Recently, I have thought a lot about that a considerable amount of (successful) software applications and Internet sites are nothing more than simple “db editors” (db as in database). Or more correctly a combination of database editing and data presentation.
Let’s look at some of the most common things we do today for example:
– Facebook, LinkedIn and other social network sites. The data presentation part often consists of one or a few pages/views where the user spends most of its time. What’s presented in these views is basically some static information or the latest entries from a couple of db tables. Basic information about the user (current number of friends/contacts, current and previous employment, etc.), recent activities from you and your friends (the “wall”), requests to join certain groups, chat and mail-like messages, etc. The editing part is equally simple; updating of static data, replying to chat and mail messages and requests, addition of new friends/contacts, group affiliations, etc.
– Email. Dead simple presentation of messages, either all of them or filtered by some criterias. Editing involves tagging messages, writing new messages, moving them between folders, etc.
– Blogs. The presentation part dumps all your posts and comments to messages. Editing adds new posts and comments.
– Web shopping. The product catalogue of the online store is stored in a database and the presentation part consists of various views of the catalogue, sorted by poularity, product categories, etc. Usually the catalogue is made searchable. Orders from customers or stored in the database.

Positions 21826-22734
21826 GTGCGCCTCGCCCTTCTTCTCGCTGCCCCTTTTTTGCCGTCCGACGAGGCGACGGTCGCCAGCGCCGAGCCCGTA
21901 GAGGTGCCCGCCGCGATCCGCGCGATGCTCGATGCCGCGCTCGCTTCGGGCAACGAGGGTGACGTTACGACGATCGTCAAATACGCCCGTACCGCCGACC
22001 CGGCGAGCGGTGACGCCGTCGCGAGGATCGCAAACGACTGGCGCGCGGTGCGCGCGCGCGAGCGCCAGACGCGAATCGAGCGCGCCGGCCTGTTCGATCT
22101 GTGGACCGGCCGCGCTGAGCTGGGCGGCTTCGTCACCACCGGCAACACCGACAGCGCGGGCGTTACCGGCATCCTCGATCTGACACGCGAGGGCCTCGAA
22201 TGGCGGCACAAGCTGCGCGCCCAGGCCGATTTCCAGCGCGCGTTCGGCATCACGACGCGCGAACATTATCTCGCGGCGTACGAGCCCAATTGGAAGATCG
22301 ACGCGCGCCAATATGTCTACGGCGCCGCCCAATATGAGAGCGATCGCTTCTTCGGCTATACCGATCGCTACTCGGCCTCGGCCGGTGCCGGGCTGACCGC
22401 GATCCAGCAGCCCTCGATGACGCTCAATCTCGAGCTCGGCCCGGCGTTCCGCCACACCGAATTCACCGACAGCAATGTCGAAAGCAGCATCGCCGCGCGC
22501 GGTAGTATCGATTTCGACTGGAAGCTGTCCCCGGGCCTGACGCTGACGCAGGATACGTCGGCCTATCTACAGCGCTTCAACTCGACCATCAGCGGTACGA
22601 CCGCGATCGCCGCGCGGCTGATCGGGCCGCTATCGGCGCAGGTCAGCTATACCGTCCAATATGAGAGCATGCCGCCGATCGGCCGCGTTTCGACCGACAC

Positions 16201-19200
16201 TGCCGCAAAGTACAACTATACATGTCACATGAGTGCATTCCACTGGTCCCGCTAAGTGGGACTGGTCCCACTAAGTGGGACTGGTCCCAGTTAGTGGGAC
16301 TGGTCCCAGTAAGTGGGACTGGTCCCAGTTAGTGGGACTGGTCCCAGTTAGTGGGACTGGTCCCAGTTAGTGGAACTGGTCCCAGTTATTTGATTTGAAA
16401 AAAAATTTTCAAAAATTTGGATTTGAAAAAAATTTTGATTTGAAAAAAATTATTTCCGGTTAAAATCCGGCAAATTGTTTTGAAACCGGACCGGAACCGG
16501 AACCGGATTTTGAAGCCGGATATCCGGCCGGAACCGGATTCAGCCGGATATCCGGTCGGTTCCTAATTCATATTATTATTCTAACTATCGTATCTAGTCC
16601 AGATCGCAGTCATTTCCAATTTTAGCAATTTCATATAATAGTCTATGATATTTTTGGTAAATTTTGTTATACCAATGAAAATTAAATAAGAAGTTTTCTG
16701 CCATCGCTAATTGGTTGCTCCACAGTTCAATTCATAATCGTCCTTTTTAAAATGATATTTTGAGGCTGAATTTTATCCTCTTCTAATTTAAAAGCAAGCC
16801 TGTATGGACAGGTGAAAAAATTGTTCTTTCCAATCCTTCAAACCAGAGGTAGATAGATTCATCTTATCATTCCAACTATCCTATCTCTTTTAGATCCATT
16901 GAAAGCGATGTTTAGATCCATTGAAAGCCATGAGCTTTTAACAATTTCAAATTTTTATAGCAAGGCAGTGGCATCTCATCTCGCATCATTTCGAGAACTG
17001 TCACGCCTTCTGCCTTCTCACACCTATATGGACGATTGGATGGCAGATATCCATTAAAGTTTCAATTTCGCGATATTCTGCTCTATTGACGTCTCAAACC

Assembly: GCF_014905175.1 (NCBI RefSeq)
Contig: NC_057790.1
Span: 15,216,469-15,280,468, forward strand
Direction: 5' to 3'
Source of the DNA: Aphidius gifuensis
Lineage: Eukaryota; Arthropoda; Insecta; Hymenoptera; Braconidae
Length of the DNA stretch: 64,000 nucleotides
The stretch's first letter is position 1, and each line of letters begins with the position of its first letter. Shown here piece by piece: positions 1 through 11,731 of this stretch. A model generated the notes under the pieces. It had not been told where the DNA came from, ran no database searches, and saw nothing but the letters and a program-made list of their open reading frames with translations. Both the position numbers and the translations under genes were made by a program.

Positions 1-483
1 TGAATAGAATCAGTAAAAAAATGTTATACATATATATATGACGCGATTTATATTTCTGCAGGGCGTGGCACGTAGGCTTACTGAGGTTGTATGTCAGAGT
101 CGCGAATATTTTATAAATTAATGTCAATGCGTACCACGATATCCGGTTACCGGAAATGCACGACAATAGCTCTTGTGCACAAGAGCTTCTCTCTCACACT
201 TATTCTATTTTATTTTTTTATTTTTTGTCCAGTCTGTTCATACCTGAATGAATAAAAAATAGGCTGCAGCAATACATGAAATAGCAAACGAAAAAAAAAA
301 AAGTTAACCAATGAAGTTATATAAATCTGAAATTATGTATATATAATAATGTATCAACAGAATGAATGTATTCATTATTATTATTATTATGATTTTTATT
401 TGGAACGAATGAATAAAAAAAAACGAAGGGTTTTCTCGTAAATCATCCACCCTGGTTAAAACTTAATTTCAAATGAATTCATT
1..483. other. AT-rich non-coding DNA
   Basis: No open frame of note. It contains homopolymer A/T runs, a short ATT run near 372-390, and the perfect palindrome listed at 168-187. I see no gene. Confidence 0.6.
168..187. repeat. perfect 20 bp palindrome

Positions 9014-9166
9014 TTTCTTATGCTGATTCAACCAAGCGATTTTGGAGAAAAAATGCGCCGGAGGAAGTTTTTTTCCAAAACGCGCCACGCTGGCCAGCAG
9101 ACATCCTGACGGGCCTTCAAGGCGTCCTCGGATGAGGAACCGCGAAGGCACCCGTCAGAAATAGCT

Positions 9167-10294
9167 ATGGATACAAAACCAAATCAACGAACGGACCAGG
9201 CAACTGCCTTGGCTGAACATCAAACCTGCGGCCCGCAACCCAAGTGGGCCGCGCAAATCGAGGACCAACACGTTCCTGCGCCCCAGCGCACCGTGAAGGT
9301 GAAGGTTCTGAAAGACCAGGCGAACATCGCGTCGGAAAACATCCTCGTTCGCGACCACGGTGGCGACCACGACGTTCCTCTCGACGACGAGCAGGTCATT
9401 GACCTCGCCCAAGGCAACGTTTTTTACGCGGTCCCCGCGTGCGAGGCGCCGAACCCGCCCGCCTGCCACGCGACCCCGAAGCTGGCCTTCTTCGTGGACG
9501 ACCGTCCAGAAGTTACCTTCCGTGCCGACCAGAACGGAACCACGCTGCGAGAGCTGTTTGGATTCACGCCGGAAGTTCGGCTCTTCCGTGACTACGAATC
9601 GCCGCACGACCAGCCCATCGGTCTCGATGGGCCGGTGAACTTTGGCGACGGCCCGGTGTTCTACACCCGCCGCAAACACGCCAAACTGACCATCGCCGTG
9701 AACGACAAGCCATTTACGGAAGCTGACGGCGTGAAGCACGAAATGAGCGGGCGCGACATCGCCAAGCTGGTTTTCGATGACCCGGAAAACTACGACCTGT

– Media streaming. Music and video on the Internet are basically search engines with a slick presentation part. Sure, the actually streaming technology is not really database based but rather quite high tech but I’m actually bold enough to claim that the streaming technology is not the most important part of such applications. It’s actually the data.
– Web sites. Web sites in general and especially newspapers and magazines are very much “db editors”, or rather Content Management Systems (CMSs) as they are called in that world. Weather sites, online stock broker and portfolio management sites, photo albums, etc. are also nothing more than spiced up db editors.
Look at some of your own favourite applications and sites and you will probably see a similar pattern.
Obvious anti examples might include games (although many of them, especially online variants, are backed by some heavy duty databases), photo editing, word processing, etc.
So, where am I heading with all this? Well, basically it is an observation that it should be possible to standardise and streamline a lot of applications/sites by unifying on one technology and making it real good (I know, it’s a favourite subject of mine). Also I think that a lot of hand crafted code in applications could be replaced with standarised db code.
In the online world, it’s much more common to build applications and sites an a db backend, but it still feels like a lot of code is written and re-written again and again for every new site that pops up. Surely, the “db code” of a new site cannot be what makes it unique?
Just imagine how many applications/sites that could be built with some db queries and some simple presentation logic. The editing part could also be standardised to a great degree by adding “automatic” validation of data based on types, etc.
Lazy is (should be) a virtue among software developers, yet there are so many of us that just love to produce thousands (sometimes millions!) of lines of rather trivial code for searching, sorting and selecting data, instead of focusing on making the really hard parts really good.